Crossrail delay to mount up £200m in lost TfL revenue, London Assembly says

Costs incurred by the lengthy delay to London’s Crossrail project could cost Transport for London (TfL) over £200m in lost revenue, London’s financial watchdog has revealed.

In a report released this week, the London Assembly’s Budget and Performance Committee, assessing TfL’s finances, said TfL “has already maxed out its corporate credit card” to keep the project going to March 2019, with around 10% of the lost revenue being missed out on between now and April.

Calculations made by the London Assembly will cost the financially-challenged TfL almost £550,000 a day, rounding out to between £200m and £210m, adding to its already high £1bn deficit.

It is believed that the jarring figure will be on top of an already predicted lost £20m in fares for the financial year, which was confirmed by commissioner for TfL Mike Brown when the delay was first announced. Just last month, Crossrail was handed a £350m lifeline to prevent further delays for the project.

In the damning report ‘TfL finance: The end of the line?’, the committee argued that TfL “clearly has some way to go” before they can become a sustainable public body, and that the Crossrail saga rolling into next year and beyond will make TfL’s job “that much harder.”

Chair of the committee Gareth Bacon wrote: “If this has been difficult to write, imagine how difficult it must be for TfL to plan ahead. We now have fresh information about what the Crossrail delay will cost TfL – almost £200m in 2019-20 in lost passenger fares and advertising revenue.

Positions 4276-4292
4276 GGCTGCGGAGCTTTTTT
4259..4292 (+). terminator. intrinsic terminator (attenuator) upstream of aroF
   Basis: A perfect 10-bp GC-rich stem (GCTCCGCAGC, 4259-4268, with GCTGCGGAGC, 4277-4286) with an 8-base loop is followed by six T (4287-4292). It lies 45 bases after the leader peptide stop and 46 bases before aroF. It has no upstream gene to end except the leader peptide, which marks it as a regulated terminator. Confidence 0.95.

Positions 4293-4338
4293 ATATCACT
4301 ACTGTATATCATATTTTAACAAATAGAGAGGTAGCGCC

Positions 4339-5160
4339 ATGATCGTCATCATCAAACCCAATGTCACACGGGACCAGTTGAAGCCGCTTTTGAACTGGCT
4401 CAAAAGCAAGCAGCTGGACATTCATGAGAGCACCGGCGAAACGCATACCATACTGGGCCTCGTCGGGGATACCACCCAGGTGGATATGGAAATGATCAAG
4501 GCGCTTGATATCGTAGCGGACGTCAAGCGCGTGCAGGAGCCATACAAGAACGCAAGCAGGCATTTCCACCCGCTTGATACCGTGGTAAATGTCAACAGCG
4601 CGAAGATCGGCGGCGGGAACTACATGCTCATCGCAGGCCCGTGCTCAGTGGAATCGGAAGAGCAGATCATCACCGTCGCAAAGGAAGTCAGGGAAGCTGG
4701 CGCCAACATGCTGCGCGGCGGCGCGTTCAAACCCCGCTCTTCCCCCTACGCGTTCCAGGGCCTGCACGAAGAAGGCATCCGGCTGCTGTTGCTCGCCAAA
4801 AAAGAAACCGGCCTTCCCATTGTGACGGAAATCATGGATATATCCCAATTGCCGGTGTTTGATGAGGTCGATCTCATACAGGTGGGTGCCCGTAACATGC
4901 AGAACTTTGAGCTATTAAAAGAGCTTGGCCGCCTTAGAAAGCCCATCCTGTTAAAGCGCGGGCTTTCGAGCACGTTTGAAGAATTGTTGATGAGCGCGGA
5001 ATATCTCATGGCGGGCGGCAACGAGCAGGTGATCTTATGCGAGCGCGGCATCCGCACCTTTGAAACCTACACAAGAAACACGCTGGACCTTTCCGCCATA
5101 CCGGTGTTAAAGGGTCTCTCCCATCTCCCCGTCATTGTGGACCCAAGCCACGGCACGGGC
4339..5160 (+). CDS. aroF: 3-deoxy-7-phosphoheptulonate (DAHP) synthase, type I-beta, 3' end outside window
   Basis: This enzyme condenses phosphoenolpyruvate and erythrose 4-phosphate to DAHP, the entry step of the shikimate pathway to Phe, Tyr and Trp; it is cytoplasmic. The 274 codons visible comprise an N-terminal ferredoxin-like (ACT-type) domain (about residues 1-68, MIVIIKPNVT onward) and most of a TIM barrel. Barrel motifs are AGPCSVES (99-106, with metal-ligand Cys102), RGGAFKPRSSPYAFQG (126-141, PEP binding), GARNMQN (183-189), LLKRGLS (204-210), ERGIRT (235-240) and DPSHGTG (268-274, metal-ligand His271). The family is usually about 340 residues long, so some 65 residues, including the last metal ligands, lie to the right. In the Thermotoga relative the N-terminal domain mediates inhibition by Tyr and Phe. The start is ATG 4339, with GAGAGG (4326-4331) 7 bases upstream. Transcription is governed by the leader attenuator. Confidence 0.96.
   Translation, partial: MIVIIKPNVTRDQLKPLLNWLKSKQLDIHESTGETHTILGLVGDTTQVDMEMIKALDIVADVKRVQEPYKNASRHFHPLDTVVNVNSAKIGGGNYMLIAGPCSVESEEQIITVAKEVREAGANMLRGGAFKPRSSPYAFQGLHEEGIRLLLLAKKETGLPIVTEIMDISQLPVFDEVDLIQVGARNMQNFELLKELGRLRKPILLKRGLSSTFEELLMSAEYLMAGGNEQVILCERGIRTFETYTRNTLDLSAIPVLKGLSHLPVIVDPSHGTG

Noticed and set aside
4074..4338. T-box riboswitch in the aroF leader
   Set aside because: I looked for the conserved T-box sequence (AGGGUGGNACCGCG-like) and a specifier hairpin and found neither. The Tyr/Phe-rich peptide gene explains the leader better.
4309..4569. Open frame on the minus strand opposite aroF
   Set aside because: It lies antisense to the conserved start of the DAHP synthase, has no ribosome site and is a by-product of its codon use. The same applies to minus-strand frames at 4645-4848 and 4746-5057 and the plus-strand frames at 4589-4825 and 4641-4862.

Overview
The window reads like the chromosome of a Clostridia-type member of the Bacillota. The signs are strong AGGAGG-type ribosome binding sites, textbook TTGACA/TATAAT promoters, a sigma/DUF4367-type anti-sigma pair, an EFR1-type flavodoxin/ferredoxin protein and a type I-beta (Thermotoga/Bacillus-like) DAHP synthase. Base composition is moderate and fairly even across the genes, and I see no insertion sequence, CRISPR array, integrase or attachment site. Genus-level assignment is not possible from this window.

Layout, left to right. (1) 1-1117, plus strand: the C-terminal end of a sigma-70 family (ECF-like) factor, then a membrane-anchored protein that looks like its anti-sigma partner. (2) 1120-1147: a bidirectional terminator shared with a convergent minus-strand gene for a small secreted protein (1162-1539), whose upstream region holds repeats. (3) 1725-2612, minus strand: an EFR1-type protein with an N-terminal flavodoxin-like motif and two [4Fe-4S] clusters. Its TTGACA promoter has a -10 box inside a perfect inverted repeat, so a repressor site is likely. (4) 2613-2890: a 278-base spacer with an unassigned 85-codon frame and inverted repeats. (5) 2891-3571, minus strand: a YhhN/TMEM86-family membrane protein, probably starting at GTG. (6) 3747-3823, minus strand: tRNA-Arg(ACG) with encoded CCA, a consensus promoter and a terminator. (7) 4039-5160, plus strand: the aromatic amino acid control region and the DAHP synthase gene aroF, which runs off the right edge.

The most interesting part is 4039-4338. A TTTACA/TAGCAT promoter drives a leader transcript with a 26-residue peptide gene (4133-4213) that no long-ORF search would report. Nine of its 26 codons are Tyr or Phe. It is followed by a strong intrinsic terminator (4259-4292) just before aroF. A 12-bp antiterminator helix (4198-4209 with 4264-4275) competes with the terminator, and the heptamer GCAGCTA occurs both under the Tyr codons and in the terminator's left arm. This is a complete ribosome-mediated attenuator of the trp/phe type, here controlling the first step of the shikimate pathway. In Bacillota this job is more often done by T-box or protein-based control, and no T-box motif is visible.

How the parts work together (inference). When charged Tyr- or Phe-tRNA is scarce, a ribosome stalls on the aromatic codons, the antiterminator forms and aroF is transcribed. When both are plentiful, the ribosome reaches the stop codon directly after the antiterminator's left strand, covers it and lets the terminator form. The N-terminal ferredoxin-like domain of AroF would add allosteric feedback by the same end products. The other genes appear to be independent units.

“What we do know is that TfL has already maxed out its corporate credit card just to keep the project going to March 2019. What really surprised us was to hear that TfL hasn’t even thought about a second fares freeze yet. Freezing fares is a political choice and any mayor is entitled to freeze fares. But Londoners need to know what they are committing to first, and that means how much it will cost.”

In an interview with RTM last month, London Assembly transport committee chair Caroline Pidgeon said a Financial Conduct Authority (FCA) investigation should “absolutely” be launched if delay allegations are true. Pidgeon also urged London Mayor Sadiq Khan to restore confidence in Crossrail with “fresh management” of the £15.4bn project.

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